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‘Unstoppable’: USAF Training Robot ‘Dogs’ to Secure Perimeter as Part of ‘Digital Battle Network’

CC0 / 1ST COMBAT CAMERA SQUADRON / Air Force "Robot Dogs"
Air Force  Robot Dogs  - Sputnik International
Recently, the US Air Force hosted a second demonstration of its new Advanced Battle Management System (ABMS), a “digital battle network” system targeted with accumulating, processing and sharing data among its own and allied forces in real-time.

Outwardly looking like something from the realm of science-fiction movies, the United States Air Force’s (USAF) robot ‘dogs’, a novel integral part of the Advanced Battle Management System (ABMS), were recently given a chance to stretch their legs and display their skills in a large-scale test exercise environment, reports The Drive.

​In addition to testing data-gathering and distribution systems, the demonstration event saw the Air Force using quadrupedal, all-terrain “dog” robots for guarding the perimeter at Nellis Air Force Base.

Created by Ghost Robotics and intended to be part of the ABMS test held earlier this year, if it hadn’t been for bandwidth issues, the model tested at the September event at Nellis AFB is known as Vision 60.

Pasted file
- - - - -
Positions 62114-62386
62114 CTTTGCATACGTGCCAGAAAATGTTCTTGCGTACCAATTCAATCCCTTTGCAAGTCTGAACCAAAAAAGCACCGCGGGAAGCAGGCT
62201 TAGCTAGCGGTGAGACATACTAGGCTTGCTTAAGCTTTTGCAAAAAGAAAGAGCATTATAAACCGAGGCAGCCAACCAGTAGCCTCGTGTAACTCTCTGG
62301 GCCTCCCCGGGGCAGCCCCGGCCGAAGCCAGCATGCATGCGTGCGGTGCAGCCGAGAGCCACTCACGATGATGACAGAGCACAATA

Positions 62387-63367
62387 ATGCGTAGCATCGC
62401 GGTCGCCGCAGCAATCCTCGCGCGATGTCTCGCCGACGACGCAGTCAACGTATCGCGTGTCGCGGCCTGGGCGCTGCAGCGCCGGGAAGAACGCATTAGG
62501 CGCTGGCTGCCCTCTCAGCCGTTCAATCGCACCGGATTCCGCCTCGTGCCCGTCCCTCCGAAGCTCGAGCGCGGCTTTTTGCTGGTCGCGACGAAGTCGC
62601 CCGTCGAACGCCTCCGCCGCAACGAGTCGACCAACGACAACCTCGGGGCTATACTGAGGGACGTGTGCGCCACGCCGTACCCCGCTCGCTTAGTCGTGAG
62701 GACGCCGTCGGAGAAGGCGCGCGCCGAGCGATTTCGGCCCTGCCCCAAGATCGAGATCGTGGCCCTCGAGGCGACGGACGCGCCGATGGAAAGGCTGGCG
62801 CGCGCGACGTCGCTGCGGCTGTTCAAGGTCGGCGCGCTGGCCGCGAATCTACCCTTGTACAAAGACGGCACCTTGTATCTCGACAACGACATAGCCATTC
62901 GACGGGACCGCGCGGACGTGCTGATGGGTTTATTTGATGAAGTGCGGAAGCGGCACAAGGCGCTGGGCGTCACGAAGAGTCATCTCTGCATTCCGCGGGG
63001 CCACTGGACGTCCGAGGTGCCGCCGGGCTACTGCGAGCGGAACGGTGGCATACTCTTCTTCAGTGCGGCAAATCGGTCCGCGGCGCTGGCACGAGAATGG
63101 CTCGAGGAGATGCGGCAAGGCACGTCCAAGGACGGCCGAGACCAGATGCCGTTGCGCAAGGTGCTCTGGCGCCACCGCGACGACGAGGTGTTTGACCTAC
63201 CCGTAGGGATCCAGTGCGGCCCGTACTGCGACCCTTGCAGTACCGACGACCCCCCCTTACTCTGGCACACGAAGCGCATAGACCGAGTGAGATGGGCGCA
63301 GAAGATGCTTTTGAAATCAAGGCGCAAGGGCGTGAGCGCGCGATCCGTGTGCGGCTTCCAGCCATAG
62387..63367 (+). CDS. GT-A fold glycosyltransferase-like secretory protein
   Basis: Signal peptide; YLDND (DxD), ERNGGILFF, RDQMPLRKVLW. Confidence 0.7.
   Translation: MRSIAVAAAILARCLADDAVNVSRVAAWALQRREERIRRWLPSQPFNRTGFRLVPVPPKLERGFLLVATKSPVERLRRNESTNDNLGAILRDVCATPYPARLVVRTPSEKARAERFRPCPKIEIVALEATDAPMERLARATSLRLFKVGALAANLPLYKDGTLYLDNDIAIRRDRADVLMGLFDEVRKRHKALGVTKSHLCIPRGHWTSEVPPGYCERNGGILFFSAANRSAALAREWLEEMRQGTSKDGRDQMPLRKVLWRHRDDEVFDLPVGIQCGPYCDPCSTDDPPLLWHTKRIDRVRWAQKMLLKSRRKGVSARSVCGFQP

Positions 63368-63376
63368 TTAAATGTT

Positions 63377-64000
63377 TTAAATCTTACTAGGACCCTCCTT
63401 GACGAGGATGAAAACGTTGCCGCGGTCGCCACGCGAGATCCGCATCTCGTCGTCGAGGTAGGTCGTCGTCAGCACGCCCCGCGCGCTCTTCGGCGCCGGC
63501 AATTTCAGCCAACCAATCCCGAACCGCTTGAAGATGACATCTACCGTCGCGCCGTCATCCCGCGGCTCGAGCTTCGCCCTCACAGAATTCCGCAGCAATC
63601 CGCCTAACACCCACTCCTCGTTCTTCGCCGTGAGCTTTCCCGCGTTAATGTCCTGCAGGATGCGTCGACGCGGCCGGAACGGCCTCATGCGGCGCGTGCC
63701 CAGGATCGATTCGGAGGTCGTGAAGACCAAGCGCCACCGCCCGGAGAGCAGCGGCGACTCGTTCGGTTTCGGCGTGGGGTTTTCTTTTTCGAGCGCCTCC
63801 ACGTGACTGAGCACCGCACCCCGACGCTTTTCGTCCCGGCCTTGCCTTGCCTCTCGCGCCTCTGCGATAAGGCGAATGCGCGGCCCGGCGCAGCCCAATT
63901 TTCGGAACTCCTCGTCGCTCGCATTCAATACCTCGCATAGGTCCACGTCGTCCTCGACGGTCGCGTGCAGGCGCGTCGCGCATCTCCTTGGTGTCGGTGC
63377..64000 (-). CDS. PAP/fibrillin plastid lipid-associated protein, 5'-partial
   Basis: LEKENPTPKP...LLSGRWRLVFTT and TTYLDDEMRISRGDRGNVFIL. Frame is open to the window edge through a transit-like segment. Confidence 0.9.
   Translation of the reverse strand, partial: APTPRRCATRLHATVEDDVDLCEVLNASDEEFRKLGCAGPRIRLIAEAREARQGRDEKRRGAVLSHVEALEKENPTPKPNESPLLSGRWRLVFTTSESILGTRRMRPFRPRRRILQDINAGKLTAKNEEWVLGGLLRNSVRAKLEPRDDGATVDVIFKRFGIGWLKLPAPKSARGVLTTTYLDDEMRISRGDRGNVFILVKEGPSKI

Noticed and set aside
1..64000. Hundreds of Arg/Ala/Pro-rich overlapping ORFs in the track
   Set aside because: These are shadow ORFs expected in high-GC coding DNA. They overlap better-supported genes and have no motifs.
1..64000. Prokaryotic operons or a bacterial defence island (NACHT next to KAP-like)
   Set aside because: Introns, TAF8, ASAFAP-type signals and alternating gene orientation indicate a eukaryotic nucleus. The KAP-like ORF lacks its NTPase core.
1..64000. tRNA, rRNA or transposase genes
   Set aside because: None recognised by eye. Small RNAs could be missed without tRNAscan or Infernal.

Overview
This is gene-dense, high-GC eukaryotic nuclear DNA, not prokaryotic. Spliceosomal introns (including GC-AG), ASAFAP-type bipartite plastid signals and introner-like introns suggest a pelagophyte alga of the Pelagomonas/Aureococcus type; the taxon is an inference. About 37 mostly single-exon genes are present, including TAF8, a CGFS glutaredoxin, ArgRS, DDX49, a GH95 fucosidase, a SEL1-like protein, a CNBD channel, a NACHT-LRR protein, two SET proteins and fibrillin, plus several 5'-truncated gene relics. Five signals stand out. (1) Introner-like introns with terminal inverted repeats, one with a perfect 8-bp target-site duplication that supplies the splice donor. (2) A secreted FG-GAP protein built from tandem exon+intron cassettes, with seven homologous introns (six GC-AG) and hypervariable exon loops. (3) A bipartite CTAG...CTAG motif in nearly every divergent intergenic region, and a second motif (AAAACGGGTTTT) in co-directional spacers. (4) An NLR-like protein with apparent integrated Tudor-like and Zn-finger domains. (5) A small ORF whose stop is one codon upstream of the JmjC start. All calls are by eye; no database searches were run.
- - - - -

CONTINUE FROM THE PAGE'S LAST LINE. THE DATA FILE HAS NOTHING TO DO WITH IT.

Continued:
​Known also as Q-UGV, or Quadrupedal Unmanned Ground Vehicle, the Vision 60 is designed to carry out tasks such as remote inspection, Intelligence, Surveillance, Reconnaissance (ISR) missions, mapping, distributed communications, and persistent security.

While scant information is available regarding the technologies used for the “dog” robots at the September tests, footage obtained suggests models with a pair of antennae on their back and communication gear, or sensors in the place of the "head".

The robots are believed to be data-connected, able to communicate with other systems, and nearly “unstoppable, according to information on Ghost Robotics website.

The creators of the four-legged robots revealed that they opted for reduced mechanical complexity when developing the design, as compared to any other legged robots. The models were also rendered less costly to deploy and maintain.

​Vision 60, according to experts in the field, could potentially take over a key role in patrolling perimeters and scouting areas that might be dangerous or life threatening to humans on the battlefield. In this instance, they might be perceived as an extension of bomb-squad robots.

The tests come as the US Air Force has been reportedly ramping up efforts to test and field new technology for its Advanced Battle Management System (ABMS) in a bid to seamlessly connect all of the Department of Defense’s equipment and data.

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